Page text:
As mentioned, the long-awaited and much-anticipated VIX spike has arrived. If you timed the pop with long volatility trades, I salute you. Your chance at selling options for respectable premiums has officially arrived. Further selling next week will lift the VIX even further, but I suspect a top is nigh. Whether its at 18 or 20 or ?? remains to be seen. Just remember, VIX spikes were made to be sold. That can be accomplished via short premium plays in SPY, IWM, and other Index ETFs, or via bear plays on VXX.
On the sector front implied volatility remains highest (yet again) in tech and retail (see SMH, QQQ, XRT). But what have we here? Financials are getting in on the high IV action. Welcome, XLF!
End of week readings: VIX 15.51%, SPY 5-day Historical Vol 10.59% (Movement! We have Movement!), SPY 20-day Historical Vol 5.91%.
- AA, BA, EA, AMZN, MSFT, TWLO, EEM, FEZ, FSLR, GPRO, TSLA
- CSX, MMM, IWM
Tyler Craig is a professional in the world of technical analysis. As a member of the Chartered Market Technician Association and a Chartered Market Technician (CMT), he brings an insightful perspective to his commentary. Over the past decade, he has educated thousands of traders through his work with Elite Legacy Education. He is the architect of Tackle’s own Technical Analysis 101, Options 101, and Condors for Cash Flow video series as well as the forthcoming Ultimate Bear Market Survival Guide. For a taste of his witty banter and rare ability to demystify complex financial concepts check out his current home, Tales of a Technician.
Tackle Trading LLC (“Tackle Trading”) is providing this website and any related materials, including newsletters, blog posts, videos, social media postings and any other communications (collectively, the “Materials”) on an “as-is” basis. This means that although Tackle Trading strives to make the information accurate, thorough and current, neither Tackle Trading nor the author(s) of the Materials or the moderators guarantee or warrant the Materials or accept liability for any damage, loss or expense arising from the use of the Materials, whether based in tort, contract, or otherwise. Tackle Trading is providing the Materials for educational purposes only. We are not providing legal, accounting, or financial advisory services, and this is not a solicitation or recommendation to buy or sell any stocks, options, or other financial instruments or investments. Examples that address specific assets, stocks, options or other financial instrument transactions are for illustrative purposes only and are not intended to represent specific trades or transactions that we have conducted. In fact, for the purpose of illustration, we may use examples that are different from or contrary to transactions we have conducted or positions we hold. Furthermore, this website and any information or training herein are not intended as a solicitation for any future relationship, business or otherwise, between the users and the moderators. No express or implied warranties are being made with respect to these services and products. By using the Materials, each user agrees to indemnify and hold Tackle Trading harmless from all losses, expenses and costs, including reasonable attorneys’ fees, arising out of or resulting from user’s use of the Materials. In no event shall Tackle Trading or the author(s) or moderators be liable for any direct, special, consequential or incidental damages arising out of or related to the Materials. If this limitation on damages is not enforceable in some states, the total amount of Tackle Trading’s liability to the user or others shall not exceed the amount paid by the user for such Materials.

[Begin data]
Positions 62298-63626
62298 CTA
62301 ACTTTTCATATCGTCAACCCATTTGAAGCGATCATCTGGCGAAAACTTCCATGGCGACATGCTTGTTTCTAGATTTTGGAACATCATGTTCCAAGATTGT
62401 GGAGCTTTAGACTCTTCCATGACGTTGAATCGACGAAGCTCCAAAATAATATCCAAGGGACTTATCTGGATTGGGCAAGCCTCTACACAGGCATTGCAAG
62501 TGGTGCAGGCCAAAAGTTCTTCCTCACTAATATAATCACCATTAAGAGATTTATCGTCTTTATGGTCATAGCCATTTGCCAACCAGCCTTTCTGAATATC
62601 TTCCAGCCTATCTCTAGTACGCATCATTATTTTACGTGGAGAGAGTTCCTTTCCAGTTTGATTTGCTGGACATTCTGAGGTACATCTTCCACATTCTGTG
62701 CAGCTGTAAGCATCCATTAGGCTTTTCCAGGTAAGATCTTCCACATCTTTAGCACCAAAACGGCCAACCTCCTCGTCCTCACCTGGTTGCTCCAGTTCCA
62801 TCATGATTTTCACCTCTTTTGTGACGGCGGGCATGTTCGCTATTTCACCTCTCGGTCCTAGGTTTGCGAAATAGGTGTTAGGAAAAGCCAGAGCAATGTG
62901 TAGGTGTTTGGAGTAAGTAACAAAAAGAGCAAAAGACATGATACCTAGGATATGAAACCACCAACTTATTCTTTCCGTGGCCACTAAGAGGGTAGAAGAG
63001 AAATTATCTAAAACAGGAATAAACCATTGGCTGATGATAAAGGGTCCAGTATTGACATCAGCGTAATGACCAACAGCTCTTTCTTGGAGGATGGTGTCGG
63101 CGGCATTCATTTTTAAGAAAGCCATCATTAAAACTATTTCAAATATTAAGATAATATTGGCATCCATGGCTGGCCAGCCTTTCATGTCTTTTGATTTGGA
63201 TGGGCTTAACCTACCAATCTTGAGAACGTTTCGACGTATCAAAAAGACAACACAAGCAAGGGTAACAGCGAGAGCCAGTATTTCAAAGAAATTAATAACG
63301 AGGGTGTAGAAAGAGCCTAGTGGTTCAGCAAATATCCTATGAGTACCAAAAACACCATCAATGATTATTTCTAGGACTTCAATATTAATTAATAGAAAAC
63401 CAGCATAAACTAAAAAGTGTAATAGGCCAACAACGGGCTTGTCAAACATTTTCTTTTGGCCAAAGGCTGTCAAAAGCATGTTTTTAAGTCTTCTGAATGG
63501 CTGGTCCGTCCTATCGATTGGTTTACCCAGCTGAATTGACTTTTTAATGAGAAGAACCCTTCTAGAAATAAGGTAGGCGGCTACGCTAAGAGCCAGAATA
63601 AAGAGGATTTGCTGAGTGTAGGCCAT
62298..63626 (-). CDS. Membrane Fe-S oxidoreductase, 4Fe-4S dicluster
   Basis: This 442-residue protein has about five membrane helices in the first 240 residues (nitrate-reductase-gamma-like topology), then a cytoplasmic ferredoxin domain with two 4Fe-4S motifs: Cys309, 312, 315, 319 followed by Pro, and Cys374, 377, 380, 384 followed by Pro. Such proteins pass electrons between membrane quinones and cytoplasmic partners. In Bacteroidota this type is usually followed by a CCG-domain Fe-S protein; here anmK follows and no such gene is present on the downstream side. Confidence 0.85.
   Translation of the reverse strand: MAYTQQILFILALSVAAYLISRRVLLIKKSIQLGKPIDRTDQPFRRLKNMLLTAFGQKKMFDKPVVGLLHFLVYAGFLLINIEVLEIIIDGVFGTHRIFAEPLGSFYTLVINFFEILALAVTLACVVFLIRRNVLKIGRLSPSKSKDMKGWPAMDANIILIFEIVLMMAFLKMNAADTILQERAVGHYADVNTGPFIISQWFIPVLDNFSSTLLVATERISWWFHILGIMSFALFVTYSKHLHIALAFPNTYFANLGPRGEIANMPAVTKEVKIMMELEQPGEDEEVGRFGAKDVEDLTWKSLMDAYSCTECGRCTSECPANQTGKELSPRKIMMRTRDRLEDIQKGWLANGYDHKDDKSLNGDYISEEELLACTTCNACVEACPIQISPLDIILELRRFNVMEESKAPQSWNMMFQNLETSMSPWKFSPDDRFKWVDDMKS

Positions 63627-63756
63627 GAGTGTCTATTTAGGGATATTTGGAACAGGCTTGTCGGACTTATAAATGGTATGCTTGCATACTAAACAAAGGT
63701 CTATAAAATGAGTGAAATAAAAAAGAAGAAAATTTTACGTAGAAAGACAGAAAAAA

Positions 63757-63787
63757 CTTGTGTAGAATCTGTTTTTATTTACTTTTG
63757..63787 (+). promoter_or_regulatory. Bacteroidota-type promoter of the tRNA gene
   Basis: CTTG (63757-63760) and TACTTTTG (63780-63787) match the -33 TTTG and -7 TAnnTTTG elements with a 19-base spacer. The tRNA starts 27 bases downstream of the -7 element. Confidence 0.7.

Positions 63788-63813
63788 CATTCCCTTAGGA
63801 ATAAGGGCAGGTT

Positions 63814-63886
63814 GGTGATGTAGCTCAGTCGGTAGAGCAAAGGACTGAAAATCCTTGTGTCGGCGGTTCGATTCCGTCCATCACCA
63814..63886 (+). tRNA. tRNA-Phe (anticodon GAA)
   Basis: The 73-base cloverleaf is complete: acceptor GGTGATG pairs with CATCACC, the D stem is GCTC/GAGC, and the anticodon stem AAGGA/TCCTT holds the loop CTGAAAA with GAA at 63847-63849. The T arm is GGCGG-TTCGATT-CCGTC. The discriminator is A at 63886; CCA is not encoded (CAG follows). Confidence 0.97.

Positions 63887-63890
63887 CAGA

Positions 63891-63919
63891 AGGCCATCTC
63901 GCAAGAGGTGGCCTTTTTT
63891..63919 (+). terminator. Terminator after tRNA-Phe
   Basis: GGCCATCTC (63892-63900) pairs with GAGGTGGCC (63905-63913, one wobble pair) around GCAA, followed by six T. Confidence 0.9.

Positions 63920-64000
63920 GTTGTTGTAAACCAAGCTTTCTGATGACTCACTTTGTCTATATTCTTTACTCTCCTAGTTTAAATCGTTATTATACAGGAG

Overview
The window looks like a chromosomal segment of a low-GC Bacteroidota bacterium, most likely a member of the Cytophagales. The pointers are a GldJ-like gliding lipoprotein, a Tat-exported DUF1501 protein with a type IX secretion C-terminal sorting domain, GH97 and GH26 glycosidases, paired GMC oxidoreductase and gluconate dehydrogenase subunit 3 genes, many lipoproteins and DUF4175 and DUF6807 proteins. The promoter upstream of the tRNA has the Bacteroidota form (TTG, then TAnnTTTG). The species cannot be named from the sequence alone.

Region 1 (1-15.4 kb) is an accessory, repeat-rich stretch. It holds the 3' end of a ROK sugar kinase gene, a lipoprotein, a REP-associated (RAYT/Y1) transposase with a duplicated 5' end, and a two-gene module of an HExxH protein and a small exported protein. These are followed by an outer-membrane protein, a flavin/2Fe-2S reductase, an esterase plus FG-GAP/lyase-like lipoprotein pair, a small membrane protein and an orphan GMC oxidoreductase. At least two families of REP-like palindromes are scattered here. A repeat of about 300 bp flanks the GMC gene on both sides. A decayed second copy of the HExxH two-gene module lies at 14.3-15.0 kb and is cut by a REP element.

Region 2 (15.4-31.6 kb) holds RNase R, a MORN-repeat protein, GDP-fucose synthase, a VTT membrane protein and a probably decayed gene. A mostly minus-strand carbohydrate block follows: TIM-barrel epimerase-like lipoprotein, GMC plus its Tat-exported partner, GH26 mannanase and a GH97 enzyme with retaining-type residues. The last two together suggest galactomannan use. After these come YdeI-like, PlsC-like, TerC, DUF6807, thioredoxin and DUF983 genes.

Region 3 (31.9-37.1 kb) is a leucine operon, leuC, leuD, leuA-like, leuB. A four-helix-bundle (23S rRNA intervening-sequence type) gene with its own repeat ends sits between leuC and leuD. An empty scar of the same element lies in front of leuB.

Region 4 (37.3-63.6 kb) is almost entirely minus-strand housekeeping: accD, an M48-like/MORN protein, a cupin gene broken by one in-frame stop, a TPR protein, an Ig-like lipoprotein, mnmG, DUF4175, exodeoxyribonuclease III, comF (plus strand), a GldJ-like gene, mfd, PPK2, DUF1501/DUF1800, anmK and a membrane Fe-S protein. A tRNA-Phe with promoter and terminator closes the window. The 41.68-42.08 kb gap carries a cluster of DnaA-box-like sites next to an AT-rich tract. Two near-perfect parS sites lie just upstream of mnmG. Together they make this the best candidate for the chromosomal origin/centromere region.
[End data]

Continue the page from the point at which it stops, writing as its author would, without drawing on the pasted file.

All investing and trading in the securities market involves a high degree of risk. Any decisions to place trades in the financial markets, including trading in stocks, options or other financial instruments, is a personal decision that should only be made after conducting thorough independent research, including a personal risk and financial assessment, and prior consultation with the user’s investment, legal, tax and accounting advisers, to determine whether such trading or investment is appropriate for that user.